Take a look at the shape of Denver, Colorado and you’ll notice an unusual appendage branching out from its northeast corner. Denver represents one of those infrequent hybrid situations where a city and a county combine to form a single entity within a common border. As a consequence, sometimes Denver acts like a city and sometimes it acts like a county and that can lead to interesting impacts on the local geography.
SOURCE: Wikimedia Commons under the terms of the GNU Free Documentation License, Version 1.2 or any later version
These are the neighborhoods of Denver, and I apologize for the poor rendering presented in this image. I had to reduce it down to size to fit within the margins of the blog. Feel free to open the image in another window or link to the source at Wikimedia to see the actual size with additional clarity. Regardless, the overall outline is more important for my ramblings this evening, and it’s easy enough to notice the appendage in question at the upper-right. The purpose of the appendage presents itself readily: it surrounds Denver International Airport.
I’m in Denver this week as you may have already guessed, and this is the terminal at Denver International Airport, squarely within the boundaries of the combined Denver City/County. Adams County surrounds the airport on all sides except for a corridor that connects the facility with the remainder of Denver.
The land occupied by the airport used to be part of Adams County. It’s annexation to Denver happened only recently. Denver’s split city/county personality favors its city side when it comes to expansion plans. They had a nasty habit of grabbing land from surrounding counties until the State of Colorado stepped in. They passed legislation that blocked further expansion without approval from voters in the jurisdiction that stood to lose acreage. Even that didn’t halt expansion entirely.
The Colorado General Assembly authorized a vote in 1987 that would transfer the airport land to Denver if approved. The voters of Adams County approved it in 1988, and Denver City/County did likewise in 1989. Title passed to Denver and its territorial dimensions increased by 45 square miles. Very few county boundary changes happen in the Lower 48 United States anymore so count this among the rare instances, with quite a remarkable scale.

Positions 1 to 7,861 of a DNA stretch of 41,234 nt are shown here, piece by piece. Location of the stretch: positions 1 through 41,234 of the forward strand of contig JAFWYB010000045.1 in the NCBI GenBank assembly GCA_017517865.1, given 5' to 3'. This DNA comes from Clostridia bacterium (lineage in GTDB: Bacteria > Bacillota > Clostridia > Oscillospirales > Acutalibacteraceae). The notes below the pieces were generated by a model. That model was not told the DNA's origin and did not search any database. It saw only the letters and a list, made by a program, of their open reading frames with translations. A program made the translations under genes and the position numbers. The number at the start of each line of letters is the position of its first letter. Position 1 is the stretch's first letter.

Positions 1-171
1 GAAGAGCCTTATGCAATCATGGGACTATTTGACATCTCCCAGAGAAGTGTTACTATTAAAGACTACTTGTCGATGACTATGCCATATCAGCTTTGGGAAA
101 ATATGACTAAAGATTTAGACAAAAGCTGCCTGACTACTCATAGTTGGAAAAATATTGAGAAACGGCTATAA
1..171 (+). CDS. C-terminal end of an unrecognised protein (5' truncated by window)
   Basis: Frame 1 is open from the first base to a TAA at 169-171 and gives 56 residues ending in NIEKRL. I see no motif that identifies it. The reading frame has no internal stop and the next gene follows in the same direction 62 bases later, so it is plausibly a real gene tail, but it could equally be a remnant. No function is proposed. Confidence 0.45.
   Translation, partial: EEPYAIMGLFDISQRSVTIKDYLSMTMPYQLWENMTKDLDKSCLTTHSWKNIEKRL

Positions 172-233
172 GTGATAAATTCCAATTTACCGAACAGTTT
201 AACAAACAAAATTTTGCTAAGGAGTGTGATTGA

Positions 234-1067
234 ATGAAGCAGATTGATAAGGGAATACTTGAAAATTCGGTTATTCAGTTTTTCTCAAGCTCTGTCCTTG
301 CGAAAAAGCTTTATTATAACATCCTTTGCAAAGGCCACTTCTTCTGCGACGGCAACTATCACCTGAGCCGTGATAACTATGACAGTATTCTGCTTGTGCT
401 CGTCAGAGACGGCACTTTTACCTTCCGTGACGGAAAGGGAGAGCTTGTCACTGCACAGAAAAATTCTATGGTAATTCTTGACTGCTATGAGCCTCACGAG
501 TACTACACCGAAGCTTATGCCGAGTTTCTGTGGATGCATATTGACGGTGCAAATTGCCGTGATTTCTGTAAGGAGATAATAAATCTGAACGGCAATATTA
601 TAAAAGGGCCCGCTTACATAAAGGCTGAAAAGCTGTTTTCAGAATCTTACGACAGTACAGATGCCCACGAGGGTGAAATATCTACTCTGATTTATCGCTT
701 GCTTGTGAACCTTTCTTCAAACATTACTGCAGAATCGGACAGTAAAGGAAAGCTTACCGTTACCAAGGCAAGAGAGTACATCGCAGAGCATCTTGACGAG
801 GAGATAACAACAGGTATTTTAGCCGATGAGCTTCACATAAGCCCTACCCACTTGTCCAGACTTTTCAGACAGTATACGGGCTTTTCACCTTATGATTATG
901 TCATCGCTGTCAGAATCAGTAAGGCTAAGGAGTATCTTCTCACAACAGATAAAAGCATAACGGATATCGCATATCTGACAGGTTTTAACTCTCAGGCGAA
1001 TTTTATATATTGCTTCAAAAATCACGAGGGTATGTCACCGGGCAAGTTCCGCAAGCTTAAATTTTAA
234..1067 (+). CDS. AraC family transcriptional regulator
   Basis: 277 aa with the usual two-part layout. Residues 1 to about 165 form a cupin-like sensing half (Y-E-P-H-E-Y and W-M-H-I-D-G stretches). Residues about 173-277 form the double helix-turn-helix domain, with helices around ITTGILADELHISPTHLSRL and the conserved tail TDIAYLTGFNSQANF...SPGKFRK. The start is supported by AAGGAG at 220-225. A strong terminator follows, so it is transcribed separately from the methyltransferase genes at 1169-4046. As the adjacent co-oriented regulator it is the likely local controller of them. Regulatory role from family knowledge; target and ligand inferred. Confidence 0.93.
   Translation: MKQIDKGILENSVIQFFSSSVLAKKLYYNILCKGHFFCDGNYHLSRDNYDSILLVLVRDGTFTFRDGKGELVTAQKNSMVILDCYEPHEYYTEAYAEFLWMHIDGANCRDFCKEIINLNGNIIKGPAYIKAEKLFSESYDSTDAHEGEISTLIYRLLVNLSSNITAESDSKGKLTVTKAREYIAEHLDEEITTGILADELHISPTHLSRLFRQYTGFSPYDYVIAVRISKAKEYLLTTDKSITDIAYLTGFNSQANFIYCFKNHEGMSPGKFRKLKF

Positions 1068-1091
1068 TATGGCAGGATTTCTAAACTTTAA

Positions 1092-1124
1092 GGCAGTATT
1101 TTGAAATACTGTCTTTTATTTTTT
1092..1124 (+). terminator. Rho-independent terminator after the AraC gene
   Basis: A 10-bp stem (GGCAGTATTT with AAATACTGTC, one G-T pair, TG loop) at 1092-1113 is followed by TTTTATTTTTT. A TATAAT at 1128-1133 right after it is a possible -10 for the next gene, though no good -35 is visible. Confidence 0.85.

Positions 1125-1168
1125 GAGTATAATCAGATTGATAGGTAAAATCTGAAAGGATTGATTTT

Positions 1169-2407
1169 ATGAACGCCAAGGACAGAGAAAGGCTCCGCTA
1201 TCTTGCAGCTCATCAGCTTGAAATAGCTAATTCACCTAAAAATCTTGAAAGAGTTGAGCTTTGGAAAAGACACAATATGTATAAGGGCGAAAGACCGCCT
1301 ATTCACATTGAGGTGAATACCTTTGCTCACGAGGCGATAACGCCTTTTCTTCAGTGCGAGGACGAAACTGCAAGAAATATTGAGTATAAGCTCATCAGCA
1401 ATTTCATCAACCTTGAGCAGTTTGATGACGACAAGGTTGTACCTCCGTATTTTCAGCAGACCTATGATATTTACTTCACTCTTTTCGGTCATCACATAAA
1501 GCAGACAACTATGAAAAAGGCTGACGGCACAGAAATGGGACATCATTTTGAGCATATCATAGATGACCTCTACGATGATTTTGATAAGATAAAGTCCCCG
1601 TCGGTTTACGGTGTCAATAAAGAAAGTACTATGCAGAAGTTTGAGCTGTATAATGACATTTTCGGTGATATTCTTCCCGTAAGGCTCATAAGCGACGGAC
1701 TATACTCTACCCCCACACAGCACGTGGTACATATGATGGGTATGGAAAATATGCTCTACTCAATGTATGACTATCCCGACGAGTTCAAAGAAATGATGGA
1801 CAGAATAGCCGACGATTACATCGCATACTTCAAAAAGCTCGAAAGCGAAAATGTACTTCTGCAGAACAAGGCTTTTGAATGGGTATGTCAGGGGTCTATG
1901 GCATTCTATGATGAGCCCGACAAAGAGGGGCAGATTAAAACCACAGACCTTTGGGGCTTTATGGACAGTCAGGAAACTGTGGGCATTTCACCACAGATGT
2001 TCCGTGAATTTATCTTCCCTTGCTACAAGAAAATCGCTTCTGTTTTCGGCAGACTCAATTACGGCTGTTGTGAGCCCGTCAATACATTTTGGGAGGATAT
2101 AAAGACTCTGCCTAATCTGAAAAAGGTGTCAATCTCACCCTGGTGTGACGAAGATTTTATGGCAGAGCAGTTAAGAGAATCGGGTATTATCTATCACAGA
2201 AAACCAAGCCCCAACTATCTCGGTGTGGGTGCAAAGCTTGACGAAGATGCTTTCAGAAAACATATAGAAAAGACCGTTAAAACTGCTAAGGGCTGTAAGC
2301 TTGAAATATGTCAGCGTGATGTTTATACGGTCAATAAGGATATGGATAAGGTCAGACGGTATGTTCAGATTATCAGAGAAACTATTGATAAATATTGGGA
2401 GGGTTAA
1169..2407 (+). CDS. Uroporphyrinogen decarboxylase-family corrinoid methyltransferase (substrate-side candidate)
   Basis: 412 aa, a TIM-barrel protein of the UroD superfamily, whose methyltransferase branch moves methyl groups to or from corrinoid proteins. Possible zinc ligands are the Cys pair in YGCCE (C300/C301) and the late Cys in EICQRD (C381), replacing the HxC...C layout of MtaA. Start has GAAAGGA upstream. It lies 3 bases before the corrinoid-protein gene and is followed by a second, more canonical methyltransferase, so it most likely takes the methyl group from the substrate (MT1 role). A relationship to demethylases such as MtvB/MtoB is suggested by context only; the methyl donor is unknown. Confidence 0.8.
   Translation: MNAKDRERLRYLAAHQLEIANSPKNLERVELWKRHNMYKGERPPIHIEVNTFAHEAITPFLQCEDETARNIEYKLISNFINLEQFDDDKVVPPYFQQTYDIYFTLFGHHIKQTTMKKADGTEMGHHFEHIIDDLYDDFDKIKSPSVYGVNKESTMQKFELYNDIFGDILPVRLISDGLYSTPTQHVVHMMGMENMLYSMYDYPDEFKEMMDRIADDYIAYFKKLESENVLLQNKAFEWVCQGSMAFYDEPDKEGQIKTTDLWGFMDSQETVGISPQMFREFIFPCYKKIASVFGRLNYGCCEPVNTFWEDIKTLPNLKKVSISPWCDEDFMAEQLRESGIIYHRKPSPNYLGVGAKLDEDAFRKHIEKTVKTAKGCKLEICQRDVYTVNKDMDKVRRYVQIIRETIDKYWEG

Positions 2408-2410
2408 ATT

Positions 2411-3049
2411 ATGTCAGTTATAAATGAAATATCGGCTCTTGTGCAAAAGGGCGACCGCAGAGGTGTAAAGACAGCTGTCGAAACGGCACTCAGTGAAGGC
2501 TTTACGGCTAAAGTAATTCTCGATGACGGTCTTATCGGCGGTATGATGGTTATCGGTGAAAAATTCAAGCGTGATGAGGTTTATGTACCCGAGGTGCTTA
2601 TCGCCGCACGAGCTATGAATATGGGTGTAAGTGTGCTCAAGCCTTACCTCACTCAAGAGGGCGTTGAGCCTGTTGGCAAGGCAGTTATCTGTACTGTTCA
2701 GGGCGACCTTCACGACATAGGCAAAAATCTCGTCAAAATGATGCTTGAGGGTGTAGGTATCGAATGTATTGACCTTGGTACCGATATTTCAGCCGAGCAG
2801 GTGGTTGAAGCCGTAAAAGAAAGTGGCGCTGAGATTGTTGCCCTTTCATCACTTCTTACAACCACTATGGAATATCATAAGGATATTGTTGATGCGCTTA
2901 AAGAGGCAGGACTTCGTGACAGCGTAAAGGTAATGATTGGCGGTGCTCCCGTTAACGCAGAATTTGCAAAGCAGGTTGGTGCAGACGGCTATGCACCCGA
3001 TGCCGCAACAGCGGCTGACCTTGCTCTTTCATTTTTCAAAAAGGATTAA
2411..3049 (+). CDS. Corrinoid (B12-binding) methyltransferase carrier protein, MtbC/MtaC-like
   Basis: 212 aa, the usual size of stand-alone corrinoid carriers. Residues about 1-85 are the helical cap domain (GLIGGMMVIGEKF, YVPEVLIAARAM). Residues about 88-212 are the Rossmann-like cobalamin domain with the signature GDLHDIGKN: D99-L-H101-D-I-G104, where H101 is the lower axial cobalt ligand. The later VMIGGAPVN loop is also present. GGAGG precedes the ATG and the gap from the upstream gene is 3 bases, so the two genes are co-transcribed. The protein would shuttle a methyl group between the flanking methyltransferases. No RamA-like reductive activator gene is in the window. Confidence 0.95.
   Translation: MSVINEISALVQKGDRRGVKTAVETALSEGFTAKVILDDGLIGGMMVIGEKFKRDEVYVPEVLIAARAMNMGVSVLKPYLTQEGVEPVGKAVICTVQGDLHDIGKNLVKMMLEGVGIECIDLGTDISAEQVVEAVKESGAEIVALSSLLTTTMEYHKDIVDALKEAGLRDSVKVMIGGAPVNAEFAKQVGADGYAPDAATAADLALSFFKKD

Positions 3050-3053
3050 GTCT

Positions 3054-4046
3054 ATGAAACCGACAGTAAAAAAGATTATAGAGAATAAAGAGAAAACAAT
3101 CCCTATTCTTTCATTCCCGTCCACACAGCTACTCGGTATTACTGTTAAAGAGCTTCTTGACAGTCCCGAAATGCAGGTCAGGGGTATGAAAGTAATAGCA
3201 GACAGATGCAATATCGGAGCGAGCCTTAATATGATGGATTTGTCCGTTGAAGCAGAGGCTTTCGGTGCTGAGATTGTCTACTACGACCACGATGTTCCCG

I’ve not been able to find a good explanation for why the voters of Adams County were amenable to ceding a big chunk of their territory. I can only find odd conspiracy theories on the Internet (along with a good debunking). If anyone knows the full story, please let me know in the comments section, below. I’m going to guess that maybe Adams County thought it would be a tax drain or a pain to operate. I’m surprised the story isn’t more readily apparent since it’s practically a current event but maybe it’s simply drowned out by the background noise of the conspiracy chatter. Adams County does have a recent history of losing territory though. It also lost a small parcel during the formation of Broomfield County in 2001. Maybe it’s just unlucky.
There is an additional odd feature: great pains were taken to append the airport to Denver’s territory but the corridor isn’t contiguous with the major road infrastructure. I think it might be possible theoretically to get from downtown Denver to the airport without ever leaving Denver City/County but it would involve neighborhood streets. The most direct route leaves Denver and clips Adams Co., as confirmed by road signage I noticed along the route yesterday afternoon.
I have a couple of other Denver geo-oddities in mind, and I hope that I can hit at least one of them this week. As usual, I have only a brief window in the evening after meetings that last the entire day. We’ll see how it goes.